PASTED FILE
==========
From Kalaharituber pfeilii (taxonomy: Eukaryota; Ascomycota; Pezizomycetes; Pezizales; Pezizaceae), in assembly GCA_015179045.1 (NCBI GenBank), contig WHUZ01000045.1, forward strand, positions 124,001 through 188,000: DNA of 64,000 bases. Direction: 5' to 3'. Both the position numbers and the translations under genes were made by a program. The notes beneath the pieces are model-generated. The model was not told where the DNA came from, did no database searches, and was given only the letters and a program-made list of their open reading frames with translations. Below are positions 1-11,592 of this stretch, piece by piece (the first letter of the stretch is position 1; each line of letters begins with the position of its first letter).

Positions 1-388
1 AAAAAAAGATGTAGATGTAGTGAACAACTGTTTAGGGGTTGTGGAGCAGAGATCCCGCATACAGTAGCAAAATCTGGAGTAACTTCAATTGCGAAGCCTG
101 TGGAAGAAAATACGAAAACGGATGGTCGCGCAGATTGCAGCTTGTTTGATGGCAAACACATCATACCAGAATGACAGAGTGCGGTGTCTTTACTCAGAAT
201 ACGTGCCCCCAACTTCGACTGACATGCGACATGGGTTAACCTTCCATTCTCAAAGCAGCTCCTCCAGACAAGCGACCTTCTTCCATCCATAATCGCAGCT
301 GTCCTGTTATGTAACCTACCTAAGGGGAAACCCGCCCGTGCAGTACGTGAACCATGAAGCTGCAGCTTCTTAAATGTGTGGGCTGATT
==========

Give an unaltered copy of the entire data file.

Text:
From Kalaharituber pfeilii (taxonomy: Eukaryota; Ascomycota; Pezizomycetes; Pezizales; Pezizaceae), in assembly GCA_015179045.1 (NCBI GenBank), contig WHUZ01000045.1, forward strand, positions 124,001 through 188,000: DNA of 64,000 bases. Direction: 5' to 3'. Both the position numbers and the translations under genes were made by a program. The notes beneath the pieces are model-generated. The model was not told where the DNA came from, did no database searches, and was given only the letters and a program-made list of their open reading frames with translations. Below are positions 1-11,592 of this stretch, piece by piece (the first letter of the stretch is position 1; each line of letters begins with the position of its first letter).

Positions 1-388
1 AAAAAAAGATGTAGATGTAGTGAACAACTGTTTAGGGGTTGTGGAGCAGAGATCCCGCATACAGTAGCAAAATCTGGAGTAACTTCAATTGCGAAGCCTG
101 TGGAAGAAAATACGAAAACGGATGGTCGCGCAGATTGCAGCTTGTTTGATGGCAAACACATCATACCAGAATGACAGAGTGCGGTGTCTTTACTCAGAAT
201 ACGTGCCCCCAACTTCGACTGACATGCGACATGGGTTAACCTTCCATTCTCAAAGCAGCTCCTCCAGACAAGCGACCTTCTTCCATCCATAATCGCAGCT
301 GTCCTGTTATGTAACCTACCTAAGGGGAAACCCGCCCGTGCAGTACGTGAACCATGAAGCTGCAGCTTCTTAAATGTGTGGGCTGATT